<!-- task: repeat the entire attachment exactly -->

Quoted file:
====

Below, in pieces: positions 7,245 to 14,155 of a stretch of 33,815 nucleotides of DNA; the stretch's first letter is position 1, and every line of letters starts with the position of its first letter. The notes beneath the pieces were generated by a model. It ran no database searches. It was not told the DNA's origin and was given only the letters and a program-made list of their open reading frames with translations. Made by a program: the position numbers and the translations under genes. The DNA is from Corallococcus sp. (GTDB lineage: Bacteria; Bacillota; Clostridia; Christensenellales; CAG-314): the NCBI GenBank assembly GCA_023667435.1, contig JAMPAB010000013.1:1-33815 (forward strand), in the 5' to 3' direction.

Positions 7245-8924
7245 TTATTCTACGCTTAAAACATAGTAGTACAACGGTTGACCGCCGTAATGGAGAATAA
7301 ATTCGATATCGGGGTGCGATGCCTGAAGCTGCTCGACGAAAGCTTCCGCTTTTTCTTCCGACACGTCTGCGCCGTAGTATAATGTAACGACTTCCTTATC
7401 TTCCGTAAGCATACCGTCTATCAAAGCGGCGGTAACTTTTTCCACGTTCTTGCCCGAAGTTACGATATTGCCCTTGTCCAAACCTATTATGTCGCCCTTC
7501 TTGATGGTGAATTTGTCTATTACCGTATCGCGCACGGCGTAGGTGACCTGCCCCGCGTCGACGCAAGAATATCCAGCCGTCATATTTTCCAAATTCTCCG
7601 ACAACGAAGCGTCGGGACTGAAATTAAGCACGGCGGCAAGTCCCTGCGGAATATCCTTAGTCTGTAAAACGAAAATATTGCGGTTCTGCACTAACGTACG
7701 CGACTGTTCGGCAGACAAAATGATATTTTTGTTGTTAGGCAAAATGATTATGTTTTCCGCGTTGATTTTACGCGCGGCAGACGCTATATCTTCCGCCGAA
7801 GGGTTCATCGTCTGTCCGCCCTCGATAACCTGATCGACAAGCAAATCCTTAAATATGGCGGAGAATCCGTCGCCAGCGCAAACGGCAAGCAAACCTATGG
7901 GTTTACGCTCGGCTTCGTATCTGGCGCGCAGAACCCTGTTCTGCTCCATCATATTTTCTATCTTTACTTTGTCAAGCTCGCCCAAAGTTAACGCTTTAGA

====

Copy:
Below, in pieces: positions 7,245 to 14,155 of a stretch of 33,815 nucleotides of DNA; the stretch's first letter is position 1, and every line of letters starts with the position of its first letter. The notes beneath the pieces were generated by a model. It ran no database searches. It was not told the DNA's origin and was given only the letters and a program-made list of their open reading frames with translations. Made by a program: the position numbers and the translations under genes. The DNA is from Corallococcus sp. (GTDB lineage: Bacteria; Bacillota; Clostridia; Christensenellales; CAG-314): the NCBI GenBank assembly GCA_023667435.1, contig JAMPAB010000013.1:1-33815 (forward strand), in the 5' to 3' direction.

Positions 7245-8924
7245 TTATTCTACGCTTAAAACATAGTAGTACAACGGTTGACCGCCGTAATGGAGAATAA
7301 ATTCGATATCGGGGTGCGATGCCTGAAGCTGCTCGACGAAAGCTTCCGCTTTTTCTTCCGACACGTCTGCGCCGTAGTATAATGTAACGACTTCCTTATC
7401 TTCCGTAAGCATACCGTCTATCAAAGCGGCGGTAACTTTTTCCACGTTCTTGCCCGAAGTTACGATATTGCCCTTGTCCAAACCTATTATGTCGCCCTTC
7501 TTGATGGTGAATTTGTCTATTACCGTATCGCGCACGGCGTAGGTGACCTGCCCCGCGTCGACGCAAGAATATCCAGCCGTCATATTTTCCAAATTCTCCG
7601 ACAACGAAGCGTCGGGACTGAAATTAAGCACGGCGGCAAGTCCCTGCGGAATATCCTTAGTCTGTAAAACGAAAATATTGCGGTTCTGCACTAACGTACG
7701 CGACTGTTCGGCAGACAAAATGATATTTTTGTTGTTAGGCAAAATGATTATGTTTTCCGCGTTGATTTTACGCGCGGCAGACGCTATATCTTCCGCCGAA
7801 GGGTTCATCGTCTGTCCGCCCTCGATAACCTGATCGACAAGCAAATCCTTAAATATGGCGGAGAATCCGTCGCCAGCGCAAACGGCAAGCAAACCTATGG
7901 GTTTACGCTCGGCTTCGTATCTGGCGCGCAGAACCCTGTTCTGCTCCATCATATTTTCTATCTTTACTTTGTCAAGCTCGCCCAAAGTTAACGCTTTAGA